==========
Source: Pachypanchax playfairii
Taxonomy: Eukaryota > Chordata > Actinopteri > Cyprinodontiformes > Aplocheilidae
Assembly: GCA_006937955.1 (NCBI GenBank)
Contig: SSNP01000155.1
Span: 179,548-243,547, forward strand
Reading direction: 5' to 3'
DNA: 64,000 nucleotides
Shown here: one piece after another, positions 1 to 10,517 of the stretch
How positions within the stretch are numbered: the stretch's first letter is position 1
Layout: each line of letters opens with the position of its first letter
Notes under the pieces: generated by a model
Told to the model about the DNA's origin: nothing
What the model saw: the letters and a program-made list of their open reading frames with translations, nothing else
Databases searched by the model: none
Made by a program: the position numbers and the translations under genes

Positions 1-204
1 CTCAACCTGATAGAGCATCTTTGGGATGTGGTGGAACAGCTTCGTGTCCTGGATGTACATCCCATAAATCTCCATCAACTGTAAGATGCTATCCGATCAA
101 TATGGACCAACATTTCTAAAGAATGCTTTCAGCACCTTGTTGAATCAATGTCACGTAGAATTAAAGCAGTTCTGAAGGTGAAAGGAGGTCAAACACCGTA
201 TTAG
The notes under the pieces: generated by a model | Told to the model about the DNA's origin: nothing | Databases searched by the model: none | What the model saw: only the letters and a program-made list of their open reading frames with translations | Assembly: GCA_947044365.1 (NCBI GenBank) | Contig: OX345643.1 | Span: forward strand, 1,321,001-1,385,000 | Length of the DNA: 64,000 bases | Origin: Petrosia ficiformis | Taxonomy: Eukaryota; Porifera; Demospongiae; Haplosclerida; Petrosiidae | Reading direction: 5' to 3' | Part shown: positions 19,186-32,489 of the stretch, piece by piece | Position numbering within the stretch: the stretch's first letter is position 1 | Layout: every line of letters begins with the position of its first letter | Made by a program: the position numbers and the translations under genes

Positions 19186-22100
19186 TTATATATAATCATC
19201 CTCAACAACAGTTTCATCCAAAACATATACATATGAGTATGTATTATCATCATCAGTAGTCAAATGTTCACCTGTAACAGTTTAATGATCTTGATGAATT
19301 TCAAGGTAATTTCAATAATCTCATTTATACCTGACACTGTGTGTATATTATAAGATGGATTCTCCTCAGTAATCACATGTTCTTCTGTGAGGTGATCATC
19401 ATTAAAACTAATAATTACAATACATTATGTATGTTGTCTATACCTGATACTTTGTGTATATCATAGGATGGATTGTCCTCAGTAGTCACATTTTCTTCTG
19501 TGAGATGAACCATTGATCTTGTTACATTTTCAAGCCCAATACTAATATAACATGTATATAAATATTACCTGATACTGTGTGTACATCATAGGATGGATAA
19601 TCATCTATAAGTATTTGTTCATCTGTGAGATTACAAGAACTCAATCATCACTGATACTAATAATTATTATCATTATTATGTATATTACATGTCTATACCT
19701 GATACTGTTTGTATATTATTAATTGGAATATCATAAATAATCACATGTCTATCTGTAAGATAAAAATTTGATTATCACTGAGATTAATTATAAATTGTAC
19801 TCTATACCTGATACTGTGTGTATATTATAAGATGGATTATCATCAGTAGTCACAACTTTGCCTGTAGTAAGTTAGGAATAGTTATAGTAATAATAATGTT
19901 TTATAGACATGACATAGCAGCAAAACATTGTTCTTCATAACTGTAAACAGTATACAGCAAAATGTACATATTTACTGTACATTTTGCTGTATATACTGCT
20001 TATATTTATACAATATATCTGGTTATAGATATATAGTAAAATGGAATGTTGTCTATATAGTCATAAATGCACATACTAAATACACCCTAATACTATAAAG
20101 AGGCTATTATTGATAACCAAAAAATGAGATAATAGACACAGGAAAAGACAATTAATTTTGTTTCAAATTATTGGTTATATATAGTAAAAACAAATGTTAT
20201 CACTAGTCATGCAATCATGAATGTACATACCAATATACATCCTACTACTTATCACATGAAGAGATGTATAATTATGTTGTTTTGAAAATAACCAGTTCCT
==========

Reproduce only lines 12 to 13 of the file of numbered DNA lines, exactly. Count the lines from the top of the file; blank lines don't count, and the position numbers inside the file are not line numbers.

Told to the model about the DNA's origin: nothing
What the model saw: the letters and a program-made list of their open reading frames with translations, nothing else